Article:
Telephone — How often do you have telephone conversations in this job?
Time Pressure — How often does this job require the worker to meet strict deadlines?
Electronic Mail — How often do you use electronic mail in this job?
Spend Time Standing — How much does this job require standing?
Contact With Others — How much does this job require the worker to be in contact with others (face-to-face, by telephone, or otherwise) in order to perform it?
Work With Work Group or Team — How important is it to work with others in a group or team in this job?
Frequency of Decision Making — How frequently is the worker required to make decisions that affect other people, the financial resources, and/or the image and reputation of the organization?
Exposed to Minor Burns, Cuts, Bites, or Stings — How often does this job require exposure to minor burns, cuts, bites, or stings?

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Job Zone

Title Job Zone Three: Medium Preparation Needed
Education Most occupations in this zone require training in vocational schools, related on-the-job experience, or an associate's degree.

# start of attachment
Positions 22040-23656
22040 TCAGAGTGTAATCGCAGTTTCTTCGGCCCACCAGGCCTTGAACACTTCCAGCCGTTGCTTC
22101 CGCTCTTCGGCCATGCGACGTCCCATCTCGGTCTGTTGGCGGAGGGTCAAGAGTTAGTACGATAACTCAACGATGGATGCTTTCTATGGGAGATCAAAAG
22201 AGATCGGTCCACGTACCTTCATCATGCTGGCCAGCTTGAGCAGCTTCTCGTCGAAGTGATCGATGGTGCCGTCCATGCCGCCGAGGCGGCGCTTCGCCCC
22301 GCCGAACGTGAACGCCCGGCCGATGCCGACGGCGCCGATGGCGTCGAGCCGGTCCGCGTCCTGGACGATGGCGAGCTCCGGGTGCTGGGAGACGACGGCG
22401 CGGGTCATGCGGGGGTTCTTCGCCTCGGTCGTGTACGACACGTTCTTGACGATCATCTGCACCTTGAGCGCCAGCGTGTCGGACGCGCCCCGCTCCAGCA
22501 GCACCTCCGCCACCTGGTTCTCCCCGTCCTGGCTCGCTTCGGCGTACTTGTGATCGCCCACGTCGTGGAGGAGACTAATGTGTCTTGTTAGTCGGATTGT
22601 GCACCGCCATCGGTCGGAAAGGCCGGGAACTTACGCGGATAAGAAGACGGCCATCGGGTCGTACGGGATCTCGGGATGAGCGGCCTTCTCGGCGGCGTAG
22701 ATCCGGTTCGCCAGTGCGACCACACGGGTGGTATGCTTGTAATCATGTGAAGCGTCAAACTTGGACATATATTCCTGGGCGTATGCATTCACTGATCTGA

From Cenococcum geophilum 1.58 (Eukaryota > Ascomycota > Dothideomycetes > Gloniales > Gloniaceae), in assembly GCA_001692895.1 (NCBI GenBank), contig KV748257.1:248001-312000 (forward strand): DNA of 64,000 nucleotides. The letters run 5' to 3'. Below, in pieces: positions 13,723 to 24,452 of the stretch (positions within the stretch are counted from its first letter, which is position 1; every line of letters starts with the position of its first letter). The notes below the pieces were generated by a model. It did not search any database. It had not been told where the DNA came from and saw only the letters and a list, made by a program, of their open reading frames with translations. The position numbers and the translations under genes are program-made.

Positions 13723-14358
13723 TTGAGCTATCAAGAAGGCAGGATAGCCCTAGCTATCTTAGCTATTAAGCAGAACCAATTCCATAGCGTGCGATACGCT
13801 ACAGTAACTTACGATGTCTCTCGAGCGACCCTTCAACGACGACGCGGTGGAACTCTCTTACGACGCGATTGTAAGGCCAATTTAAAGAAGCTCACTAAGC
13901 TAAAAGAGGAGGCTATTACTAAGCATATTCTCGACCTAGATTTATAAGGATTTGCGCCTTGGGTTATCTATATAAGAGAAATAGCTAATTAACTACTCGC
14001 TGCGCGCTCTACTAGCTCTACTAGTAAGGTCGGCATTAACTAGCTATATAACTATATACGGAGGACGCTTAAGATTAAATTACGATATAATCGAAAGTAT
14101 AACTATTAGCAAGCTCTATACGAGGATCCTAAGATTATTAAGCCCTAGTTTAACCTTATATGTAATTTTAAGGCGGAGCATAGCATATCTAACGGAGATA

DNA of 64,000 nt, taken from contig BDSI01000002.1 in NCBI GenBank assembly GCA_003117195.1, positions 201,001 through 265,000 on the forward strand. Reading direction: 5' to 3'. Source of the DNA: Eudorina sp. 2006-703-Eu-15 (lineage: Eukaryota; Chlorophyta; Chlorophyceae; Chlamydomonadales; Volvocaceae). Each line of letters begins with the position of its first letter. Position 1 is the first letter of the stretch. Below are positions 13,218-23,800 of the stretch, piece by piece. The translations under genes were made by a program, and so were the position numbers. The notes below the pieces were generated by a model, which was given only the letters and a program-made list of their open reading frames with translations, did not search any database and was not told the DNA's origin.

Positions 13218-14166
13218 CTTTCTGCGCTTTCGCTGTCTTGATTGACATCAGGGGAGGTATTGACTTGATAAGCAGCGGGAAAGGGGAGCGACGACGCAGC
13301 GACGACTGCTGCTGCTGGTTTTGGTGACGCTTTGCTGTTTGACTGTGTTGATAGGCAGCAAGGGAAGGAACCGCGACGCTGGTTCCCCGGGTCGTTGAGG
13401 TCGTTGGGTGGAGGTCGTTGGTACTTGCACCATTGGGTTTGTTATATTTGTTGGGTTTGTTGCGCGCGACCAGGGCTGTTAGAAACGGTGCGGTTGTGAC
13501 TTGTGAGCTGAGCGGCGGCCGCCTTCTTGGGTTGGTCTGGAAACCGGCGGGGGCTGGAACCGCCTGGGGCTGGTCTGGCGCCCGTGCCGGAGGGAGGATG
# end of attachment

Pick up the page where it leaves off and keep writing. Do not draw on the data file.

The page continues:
Related Experience Previous work-related skill, knowledge, or experience is required for these occupations. For example, an electrician must have completed three or four years of apprenticeship or several years of vocational training, and often must have passed a licensing exam, in order to perform the job.
Job Training Employees in these occupations usually need one or two years of training involving both on-the-job experience and informal training with experienced workers. A recognized apprenticeship program may be associated with these occupations.
Job Zone Examples These occupations usually involve using communication and organizational skills to coordinate, supervise, manage, or train others to accomplish goals. Examples include food service managers, electricians, agricultural technicians, legal secretaries, occupational therapy assistants, and medical assistants.
SVP Range (6.0 to < 7.0)

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Education


Percentage of Respondents
Education Level Required
44   Associate's degree
22   Post-secondary certificate Help
11   High school diploma or equivalent Help

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Credentials